Multisystem Inflammatory Syndrome in Children (MIS-C)

What is multisystem inflammatory syndrome in children (MIS-C)?

Multisystem inflammatory syndrome in children (MIS-C), also called pediatric multi-system inflammatory syndrome (PMIS or PIMS), is a newly recognized, potentially serious illness in children that seems to be related to COVID-19. For many children, it appears to be a delayed complication of coronavirus infection, although not all children with MIS-C-related symptoms test positive for the virus.

MIS-C has varied symptoms that affect several organs and systems in the body. Many children have symptoms resembling toxic shock syndrome or Kawasaki disease, in which blood vessels, including the coronary arteries, enlarge or form aneurysms. Some children have signs of excessive blood clotting, gastrointestinal symptoms, kidney injury, neurologic symptoms, or heart inflammation with impaired heart function. These symptoms can occur in different combinations.

While Boston Children’s Hospital and other medical centers are still actively collecting data on MIS-C, it seems so far to be rare, and most children recover with careful observation and treatment. To date, some children with this syndrome have needed to be hospitalized, but only a very small percentage have passed away.

If you think your child might have MIS-C, consult with your primary care provider. Blood tests may be recommended, depending on your child’s symptoms. Children with MIS-C need close observation by pediatric specialists in infectious disease, rheumatology, critical care, and cardiology.

What are the signs and symptoms of MIS-C?

Because the illness is so new, symptoms are still being documented, and they may vary from child to child. The main thing to watch for is a persistent fever (lasting more than 24 hours and usually present for several days), your child appearing fatigued and ill, or loss of appetite or not drinking enough fluids. Symptoms can get worse quickly, so seek timely medical attention if you see anything concerning.

Specific features of MIS-C may include:

  • Kawasaki-like symptoms: Rash, bloodshot eyes, swollen hands and feet, cracked lips, a swollen tongue that looks like a strawberry, and an enlarged lymph node in the neck. (More on Kawasaki disease)
  • Toxic shock-like symptoms: Severe flu-like symptoms with high fever, as well as a sunburn-like rash, low blood pressure, and a very high heart rate. (More on toxic shock syndrome)
  • Gastrointestinal symptoms: diarrhea, vomiting, abdominal pain, or a swollen abdomen.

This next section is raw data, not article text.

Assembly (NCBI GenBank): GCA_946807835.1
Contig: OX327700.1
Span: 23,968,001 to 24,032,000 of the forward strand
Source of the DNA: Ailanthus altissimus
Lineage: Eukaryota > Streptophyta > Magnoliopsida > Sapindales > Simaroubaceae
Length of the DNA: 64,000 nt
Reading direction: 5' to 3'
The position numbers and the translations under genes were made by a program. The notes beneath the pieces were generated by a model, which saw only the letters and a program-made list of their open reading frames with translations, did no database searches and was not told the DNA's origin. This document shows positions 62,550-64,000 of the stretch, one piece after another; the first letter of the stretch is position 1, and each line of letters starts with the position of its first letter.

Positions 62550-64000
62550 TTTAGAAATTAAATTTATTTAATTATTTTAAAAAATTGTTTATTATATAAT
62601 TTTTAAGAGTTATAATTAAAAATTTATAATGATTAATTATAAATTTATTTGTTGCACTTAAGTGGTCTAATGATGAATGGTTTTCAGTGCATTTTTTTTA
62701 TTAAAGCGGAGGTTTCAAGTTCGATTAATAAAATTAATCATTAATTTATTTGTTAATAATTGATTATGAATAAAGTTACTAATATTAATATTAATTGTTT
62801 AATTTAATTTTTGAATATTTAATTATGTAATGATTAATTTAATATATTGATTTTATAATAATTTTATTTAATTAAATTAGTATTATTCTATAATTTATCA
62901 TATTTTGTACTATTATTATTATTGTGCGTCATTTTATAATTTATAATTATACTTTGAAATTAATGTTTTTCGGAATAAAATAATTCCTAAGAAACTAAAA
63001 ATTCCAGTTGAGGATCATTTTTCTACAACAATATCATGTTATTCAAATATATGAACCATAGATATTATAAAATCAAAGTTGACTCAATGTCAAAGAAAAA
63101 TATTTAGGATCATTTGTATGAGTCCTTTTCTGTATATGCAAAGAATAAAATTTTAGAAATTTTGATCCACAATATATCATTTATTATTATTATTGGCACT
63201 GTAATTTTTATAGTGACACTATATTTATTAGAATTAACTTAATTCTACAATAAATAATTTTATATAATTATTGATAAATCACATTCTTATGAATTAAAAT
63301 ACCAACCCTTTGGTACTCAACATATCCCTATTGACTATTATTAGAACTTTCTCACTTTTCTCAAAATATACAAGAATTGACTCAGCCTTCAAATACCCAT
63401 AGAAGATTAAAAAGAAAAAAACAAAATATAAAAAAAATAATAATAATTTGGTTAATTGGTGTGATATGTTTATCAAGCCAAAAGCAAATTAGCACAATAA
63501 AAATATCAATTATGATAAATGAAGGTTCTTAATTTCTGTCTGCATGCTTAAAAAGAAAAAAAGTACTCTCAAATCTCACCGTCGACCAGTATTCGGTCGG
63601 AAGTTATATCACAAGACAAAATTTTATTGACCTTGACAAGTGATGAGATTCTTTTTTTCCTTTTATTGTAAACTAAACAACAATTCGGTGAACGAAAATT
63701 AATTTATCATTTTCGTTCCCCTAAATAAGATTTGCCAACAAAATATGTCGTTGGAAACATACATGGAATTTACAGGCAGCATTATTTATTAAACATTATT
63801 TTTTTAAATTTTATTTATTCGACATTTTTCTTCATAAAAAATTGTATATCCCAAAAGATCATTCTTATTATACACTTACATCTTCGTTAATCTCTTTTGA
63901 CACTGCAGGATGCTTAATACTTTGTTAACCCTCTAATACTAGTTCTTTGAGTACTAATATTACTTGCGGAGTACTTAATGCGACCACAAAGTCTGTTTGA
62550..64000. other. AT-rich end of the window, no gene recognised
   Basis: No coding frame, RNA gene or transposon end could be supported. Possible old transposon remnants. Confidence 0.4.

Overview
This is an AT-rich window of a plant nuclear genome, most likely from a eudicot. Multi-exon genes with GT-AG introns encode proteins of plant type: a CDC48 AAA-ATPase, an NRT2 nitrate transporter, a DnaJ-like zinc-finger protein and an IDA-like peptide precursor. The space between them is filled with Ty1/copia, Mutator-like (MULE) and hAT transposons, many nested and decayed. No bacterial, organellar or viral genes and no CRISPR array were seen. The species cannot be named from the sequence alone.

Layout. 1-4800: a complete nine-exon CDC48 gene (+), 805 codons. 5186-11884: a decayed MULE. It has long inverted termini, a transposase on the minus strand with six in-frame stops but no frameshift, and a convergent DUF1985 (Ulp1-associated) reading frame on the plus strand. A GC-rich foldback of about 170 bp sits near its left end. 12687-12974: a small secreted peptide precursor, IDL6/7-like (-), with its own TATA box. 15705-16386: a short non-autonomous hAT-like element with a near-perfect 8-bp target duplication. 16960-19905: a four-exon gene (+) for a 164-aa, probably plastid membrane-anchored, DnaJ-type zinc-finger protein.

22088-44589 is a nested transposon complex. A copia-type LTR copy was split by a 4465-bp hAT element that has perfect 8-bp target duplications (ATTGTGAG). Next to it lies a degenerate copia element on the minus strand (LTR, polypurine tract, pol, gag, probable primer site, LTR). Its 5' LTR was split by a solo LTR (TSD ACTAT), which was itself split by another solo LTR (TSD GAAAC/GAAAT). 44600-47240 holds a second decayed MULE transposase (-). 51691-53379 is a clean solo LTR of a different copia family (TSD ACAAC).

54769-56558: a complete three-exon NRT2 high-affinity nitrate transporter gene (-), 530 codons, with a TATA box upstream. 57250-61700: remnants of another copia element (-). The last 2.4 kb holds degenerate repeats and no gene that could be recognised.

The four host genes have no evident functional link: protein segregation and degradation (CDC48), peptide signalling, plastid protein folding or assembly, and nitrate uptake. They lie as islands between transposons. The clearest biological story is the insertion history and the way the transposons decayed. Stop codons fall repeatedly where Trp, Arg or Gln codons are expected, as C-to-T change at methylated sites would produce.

• Respiratory symptoms that have been reported with COVID-19, such as persistent cough and shortness of breath, may or may not be present.

How is multisystem inflammatory syndrome in children diagnosed?

Currently, MIS-C is diagnosed based on symptoms (persistent fever and dysfunction of one or more organs, such as the heart or kidneys), together with laboratory tests to look for signs of inflammation in the body.

Children should also have a positive test for COVID-19 or have been exposed to the virus within the past four weeks, although neither is absolutely necessary to make a diagnosis. Testing is also done to rule out other possible causes of the symptoms, such as other infections.

Once MIS-C is diagnosed, children will need to be followed over time with laboratory tests to assess inflammation, blood clotting, liver function, heart function, and other aspects of their illness. Children should also have echocardiograms to evaluate their heart and coronary arteries.

Treatment of multi-system inflammatory syndrome in children

Children who appear to have MIS-C need close observation. Some will need to admitted to the hospital, and a small number may need intensive care. Pediatric specialists in infectious disease, rheumatology, critical care, and cardiology can anticipate and address different aspects of the illness.

Treatments currently include anticoagulation to curb blood clotting, IV immunoglobulin (used to treat Kawasaki disease), and anti-inflammatory drugs (corticosteroids, and drugs blocking IL-1 or IL-6). Other treatments may be used depending on the results of laboratory tests.

Children with serious cardiac complications will need to be followed over time, with repeat echocardiograms to monitor their heart and coronary arteries.

What causes multi-system inflammatory syndrome in children?

The cause of MIS-C is not yet fully understood — it’s a question that’s being actively investigated, here at Boston Children’s and elsewhere.

Some researchers suspect that MIS-C is caused by a delayed immune response to the coronavirus that somehow goes into overdrive, causing inflammation that damages organs. It’s also possible that the antibodies children make to the virus are creating the immune reaction. Since only a small number of children develop MIS-C, it is possible that there are genetic factors that make some children susceptible.

It is important to remember that overall, children fare very well with COVID-19 as compared to adults. Only a small number of children seem to develop signs and symptoms of MIS-C, and most have recovered quickly.